Mill Creek fish deaths climb


The dead brown trout count in a spawn­ing stream near Ar­row­town is con­tin­u­ing to climb.

Lake Hayes res­i­dent Grant Adolph dis­cov­ered 16 dead brown trout in Mill Creek, down­stream of Spear­grass Flat Road bridge, ear­lier this month, seven more two weeks ago and five on Wednesday.

The coun­cil found three last Tues­day at the same point and col­lected them, he said.

‘‘They were prime breed­ing trout fresh from Lake Hayes go­ing up to spawn...I am deeply con­cerned that the deaths of these prime spawn­ing brown trout will fur­ther ac­cel­er­ate the de­cline of Lake Hayes as a recre­ational fishery.’’

Adolph had lived in the area for 25 years and was pas­sion­ate about the out­doors and wildlife. He was also a mem­ber of the New Zealand Pro­fes­sional Fish­ing Guides As­so­ci­a­tion.

‘‘My chil­dren grew up play­ing in Mill Stream and en­joyed the won­der­ful Lake Hayes. I have seen it de­cline dra­mat­i­cally over the last 25 years due to the in­ten­sive de­vel­op­ment of its wa­ter catch­ment feed­ing Lake Hayes through Mill Stream. It’s vi­tal that we en­sure the wa­ter qual­ity of our wa­ter­ways is not im­pacted by de­vel­op­ment. Mea­sures to pre­vent sed­i­ment, ero­sion, chem­i­cal dis­charge or run-off are needed. Wa­ter ex­trac­tion is also needed to be mon­i­tored to en­sure me­chan­i­cal im­pacts or low flows don’t de­stroy our wa­ter re­source and the fauna and flora within the sys­tem.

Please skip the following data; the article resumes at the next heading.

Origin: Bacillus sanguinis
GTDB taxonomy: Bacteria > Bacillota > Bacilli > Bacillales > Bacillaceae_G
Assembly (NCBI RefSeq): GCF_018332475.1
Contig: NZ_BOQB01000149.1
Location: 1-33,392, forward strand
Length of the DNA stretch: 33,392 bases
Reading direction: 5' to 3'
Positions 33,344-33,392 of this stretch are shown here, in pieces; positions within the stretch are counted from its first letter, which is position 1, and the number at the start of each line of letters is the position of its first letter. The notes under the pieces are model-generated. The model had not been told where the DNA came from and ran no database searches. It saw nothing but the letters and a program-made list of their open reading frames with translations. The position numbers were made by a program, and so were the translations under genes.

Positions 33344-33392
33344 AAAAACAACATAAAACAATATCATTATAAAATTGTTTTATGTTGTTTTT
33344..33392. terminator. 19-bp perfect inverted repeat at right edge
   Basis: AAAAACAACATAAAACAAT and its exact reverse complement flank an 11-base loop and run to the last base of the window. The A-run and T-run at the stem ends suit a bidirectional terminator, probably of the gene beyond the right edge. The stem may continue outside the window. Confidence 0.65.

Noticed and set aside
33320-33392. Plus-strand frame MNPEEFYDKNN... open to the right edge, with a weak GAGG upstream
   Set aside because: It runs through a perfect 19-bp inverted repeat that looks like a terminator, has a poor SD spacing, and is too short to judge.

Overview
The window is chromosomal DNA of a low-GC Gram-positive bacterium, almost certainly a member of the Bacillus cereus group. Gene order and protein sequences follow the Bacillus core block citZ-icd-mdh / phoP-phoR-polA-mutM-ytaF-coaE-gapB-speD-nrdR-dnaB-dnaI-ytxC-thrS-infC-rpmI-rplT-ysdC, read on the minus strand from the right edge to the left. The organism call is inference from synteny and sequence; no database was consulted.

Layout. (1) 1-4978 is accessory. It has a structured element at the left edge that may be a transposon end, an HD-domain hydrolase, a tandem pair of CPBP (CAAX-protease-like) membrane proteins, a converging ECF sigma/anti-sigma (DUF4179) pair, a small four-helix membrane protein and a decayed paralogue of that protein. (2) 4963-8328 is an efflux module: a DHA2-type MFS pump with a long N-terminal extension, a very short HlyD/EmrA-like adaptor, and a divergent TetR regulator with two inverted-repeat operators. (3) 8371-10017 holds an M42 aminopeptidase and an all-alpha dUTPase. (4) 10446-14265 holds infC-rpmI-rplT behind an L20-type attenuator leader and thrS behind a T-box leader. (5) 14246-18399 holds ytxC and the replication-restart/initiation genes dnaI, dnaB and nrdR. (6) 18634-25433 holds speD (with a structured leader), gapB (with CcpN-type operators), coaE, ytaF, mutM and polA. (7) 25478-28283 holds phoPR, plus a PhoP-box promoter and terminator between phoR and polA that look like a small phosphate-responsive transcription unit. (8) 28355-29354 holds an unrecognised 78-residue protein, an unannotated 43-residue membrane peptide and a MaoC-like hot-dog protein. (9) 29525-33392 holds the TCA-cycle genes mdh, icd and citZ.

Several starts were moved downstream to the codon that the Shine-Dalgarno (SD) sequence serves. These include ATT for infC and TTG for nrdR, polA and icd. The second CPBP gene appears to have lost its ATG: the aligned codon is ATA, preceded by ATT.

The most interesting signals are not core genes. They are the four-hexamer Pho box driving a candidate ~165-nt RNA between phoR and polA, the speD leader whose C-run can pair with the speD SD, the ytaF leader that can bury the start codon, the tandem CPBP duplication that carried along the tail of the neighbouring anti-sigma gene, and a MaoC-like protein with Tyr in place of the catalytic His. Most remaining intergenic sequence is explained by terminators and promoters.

‘‘Lake Hayes is the bot­tom of the cliff and there­fore ac­tion up­stream needs to be the fo­cus and we all need to mon­i­tor and re­port any­thing that is im­pact­ing neg­a­tively on the wa­ter qual­ity within the sys­tem.’’

Otago Re­gional Coun­cil en­vi­ron­men­tal of­fi­cers are in­ves­ti­gat­ing the cause of death and have been col­lect­ing wa­ter sam­ples at sev­eral points along the creek. The sam­ples are be­ing an­a­lysed to es­tab­lish the pres­ence of pes­ti­cides or other chem­i­cals and heavy met­als, as well as the over­all qual­ity of wa­ter in the creek and an ad­ja­cent wet­land.

Fish and Game of­fi­cer Paul van Klink said they ‘‘may’’ be get­ting closer to the cause but were still car­ry­ing out tests with the coun­cil. Early on, Fish and Game sus­pected a pol­lu­tant was the likely cause of death.

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